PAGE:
Theft of grant funds is obviously not specific to UIC. One time I heard from a colleague at Ohio State that her grants had been charged $3 every month without explanation; she wrote a letter asking for an explanation; the $3 charges ceased; she never received an explanation. But UIC seems to steal considerably more grant money than any other university I've heard about.
The UIC MSCS grant accountant instead took the $8425 from course-buyout funds. I didn't find out about this until many months later.
Payments from the wrong line are dangerous for two reasons. First, anyone who looks at the line that was used incorrectly will have an overly pessimistic idea of the amount of money available in that line. Second, anyone who looks at the line that should have been used will have an overly optimistic idea of the amount of money available in that line; this is the same as the reason that delayed payments are dangerous.
Both problems occurred in this case:
I've now learned of several incidents of other people in the department being given wildly inaccurate statements of the amount of money available in the grants that are supposed to be supporting their research.
In early 2001, as I've described in more detail on another web page, a colleague instructed the department to spend about $10500 from his account, and I instructed the department to spend about $9500 from my account. For unknown reasons, the department grant accountant changed $9500 to $10500. She also discovered that there was only $6000 in my colleague's account, so she moved approximately $4500 in purchases to my account, without telling me. As a result, she overspent my equipment line by thousands of dollars, and she created planning problems for both of the researchers.
Beyond this, my grant accounts have made many direct payments that I never requested. Quite a few of those payments appear to be payments that should have been made by other people's accounts. Most of these payments were caught and fixed behind the scenes, but some of them weren't. The corrected errors include, for example, several hundred dollars in travel payments to someone named ``Marin Djendjinovic'' in December 1999; my account was reimbursed by someone else's account in March 2000. The uncorrected apparent errors include, for example, a $69.44 payment to someone named ``Lee Maria'' in January 2000; several levels of UIC administration have ignored my repeated written requests for an explanation of this payment.
UIC has been thoroughly uncooperative with my attempts to audit the grant accounts that are supposed to be supporting my research. Consequently, I don't have the complete story behind most of these payments. I wouldn't be surprised if a few of the payments I've identified are legitimate. It's conceivable that every account error was caught and fixed, and that every remaining payment is legitimate. But I doubt it.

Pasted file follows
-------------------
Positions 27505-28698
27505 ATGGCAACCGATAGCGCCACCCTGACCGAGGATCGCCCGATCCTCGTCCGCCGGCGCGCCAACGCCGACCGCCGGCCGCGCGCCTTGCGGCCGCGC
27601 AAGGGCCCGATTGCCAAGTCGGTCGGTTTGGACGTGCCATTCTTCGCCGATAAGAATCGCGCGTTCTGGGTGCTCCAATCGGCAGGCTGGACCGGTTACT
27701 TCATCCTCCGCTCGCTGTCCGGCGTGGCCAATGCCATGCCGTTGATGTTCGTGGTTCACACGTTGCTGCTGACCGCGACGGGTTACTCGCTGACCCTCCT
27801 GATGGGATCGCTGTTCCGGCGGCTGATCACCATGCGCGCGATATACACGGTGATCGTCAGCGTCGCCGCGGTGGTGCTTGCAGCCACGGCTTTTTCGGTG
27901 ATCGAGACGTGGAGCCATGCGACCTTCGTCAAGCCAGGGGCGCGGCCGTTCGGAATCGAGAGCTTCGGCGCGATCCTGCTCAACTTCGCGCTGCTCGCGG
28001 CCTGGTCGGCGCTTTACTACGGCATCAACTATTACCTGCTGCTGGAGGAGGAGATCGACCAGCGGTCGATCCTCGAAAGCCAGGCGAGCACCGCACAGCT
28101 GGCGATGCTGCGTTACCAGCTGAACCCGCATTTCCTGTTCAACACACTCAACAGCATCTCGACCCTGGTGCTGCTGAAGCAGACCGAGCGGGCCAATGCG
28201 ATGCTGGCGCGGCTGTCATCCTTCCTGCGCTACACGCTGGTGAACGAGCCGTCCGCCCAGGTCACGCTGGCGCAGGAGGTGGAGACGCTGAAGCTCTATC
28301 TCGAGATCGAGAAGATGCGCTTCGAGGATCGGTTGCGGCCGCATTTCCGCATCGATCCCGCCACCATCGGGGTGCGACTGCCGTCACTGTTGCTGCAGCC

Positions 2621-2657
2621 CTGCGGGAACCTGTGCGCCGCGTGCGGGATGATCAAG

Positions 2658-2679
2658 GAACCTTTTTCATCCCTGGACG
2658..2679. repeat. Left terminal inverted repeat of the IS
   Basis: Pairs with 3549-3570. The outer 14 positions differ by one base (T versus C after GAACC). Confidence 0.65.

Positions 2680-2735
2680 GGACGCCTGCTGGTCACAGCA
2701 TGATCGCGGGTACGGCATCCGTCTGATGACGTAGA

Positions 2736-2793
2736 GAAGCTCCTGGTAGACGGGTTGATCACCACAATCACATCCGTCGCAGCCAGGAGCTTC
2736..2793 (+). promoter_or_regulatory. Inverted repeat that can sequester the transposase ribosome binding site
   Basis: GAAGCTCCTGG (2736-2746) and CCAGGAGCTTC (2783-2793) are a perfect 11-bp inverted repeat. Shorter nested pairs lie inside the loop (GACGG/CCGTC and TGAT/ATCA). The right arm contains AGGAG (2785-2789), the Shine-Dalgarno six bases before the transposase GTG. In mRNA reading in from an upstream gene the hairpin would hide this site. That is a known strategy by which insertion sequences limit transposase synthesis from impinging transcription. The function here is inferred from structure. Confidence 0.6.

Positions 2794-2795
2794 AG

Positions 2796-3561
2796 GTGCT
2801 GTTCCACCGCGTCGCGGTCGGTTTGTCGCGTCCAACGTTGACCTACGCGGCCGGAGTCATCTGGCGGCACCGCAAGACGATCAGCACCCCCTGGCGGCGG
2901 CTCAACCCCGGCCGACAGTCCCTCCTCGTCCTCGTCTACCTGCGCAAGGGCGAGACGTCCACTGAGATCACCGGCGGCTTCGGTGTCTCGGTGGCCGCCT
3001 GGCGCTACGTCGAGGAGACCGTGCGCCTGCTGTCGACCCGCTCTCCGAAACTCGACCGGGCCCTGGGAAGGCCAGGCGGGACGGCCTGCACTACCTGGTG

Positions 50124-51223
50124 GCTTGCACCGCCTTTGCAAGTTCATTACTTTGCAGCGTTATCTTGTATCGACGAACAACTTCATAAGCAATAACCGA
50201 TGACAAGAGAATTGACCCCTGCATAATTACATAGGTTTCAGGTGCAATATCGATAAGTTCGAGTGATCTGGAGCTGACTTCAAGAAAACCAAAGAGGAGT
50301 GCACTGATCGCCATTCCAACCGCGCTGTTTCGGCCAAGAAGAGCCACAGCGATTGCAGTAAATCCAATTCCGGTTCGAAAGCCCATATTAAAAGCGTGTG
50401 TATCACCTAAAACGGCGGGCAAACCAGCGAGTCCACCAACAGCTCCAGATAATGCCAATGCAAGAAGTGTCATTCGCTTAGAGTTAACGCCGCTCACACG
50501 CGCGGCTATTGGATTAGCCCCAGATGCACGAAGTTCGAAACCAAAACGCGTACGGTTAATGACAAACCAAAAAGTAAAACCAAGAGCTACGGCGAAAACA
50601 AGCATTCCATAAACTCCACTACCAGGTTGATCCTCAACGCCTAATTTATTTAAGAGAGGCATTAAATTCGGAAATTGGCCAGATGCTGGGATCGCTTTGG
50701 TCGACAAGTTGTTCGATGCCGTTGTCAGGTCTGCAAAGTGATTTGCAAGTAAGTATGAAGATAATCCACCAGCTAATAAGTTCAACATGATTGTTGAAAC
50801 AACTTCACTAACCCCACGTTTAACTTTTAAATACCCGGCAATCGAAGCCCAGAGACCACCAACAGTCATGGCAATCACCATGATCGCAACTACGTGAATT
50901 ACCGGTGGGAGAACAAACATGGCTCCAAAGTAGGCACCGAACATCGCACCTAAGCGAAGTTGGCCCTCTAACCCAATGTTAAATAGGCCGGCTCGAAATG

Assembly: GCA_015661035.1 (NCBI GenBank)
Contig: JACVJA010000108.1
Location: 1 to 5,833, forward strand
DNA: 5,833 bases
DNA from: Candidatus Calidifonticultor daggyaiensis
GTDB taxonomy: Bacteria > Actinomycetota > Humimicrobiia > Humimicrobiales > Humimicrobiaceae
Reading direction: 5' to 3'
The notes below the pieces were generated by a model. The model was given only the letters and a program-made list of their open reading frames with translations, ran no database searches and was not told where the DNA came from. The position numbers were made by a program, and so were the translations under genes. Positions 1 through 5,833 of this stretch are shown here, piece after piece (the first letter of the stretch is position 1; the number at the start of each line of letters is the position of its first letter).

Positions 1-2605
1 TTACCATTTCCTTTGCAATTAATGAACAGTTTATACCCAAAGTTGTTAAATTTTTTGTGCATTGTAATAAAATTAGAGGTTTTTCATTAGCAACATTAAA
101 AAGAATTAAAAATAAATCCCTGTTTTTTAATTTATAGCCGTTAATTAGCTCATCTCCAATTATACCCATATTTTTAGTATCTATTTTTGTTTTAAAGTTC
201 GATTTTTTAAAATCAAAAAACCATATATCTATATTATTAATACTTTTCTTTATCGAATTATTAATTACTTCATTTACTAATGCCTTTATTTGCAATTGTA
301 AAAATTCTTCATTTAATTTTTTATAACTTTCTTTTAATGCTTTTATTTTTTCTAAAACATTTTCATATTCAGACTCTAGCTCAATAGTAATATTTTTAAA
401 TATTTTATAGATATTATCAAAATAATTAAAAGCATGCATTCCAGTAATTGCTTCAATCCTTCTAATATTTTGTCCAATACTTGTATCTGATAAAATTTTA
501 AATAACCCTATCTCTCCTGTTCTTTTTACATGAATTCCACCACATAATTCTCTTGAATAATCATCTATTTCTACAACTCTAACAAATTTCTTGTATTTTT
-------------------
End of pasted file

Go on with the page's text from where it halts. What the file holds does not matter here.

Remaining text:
The university, funded by NSF through grant CCR-9983950, paid $64.00 for this equipment on 5 December 2002. It also took $35.39 in overhead charges on 31 December 2002. Overhead charges aren't adequately labelled in general, but this particular overhead charge was clearly for the equipment order.
According to my understanding of how equipment overhead is supposed to work, this overhead charge was in violation of NSF rules. Someone at the university entered the order as a non-capital ``supplies'' purchase (category 2130); the rules required it to be entered as a capital ``equipment'' purchase (category 6xxx). From what I've heard, this error is rather common, and it's practically always made in a way that gives extra money to UIC.
There are other examples that I'm sure about, and a $539 example that I'm fairly sure about.
In April 2004, after a huge amount of effort, I finally managed to get my hands on some account statements. I added up the direct payments, subtracted tuition remission (which isn't charged overhead), subtracted the amounts labelled by the university as capital equipment (never mind the amounts incorrectly labelled non-capital), and multiplied by 55.3%. The resulting number was hundreds of dollars smaller than the actual overhead payments taken by the university.
On 19 April 2004, I asked the department about this, pinpointing four unexplained overhead charges that together account for the discrepancy. After a year, after repeated email requests to several levels of university administration, I still don't have an answer.
Despite this freeze, UIC took money from that account on 20 February 2003, 13 March 2003, 26 March 2003, 31 March 2003, and 30 April 2003.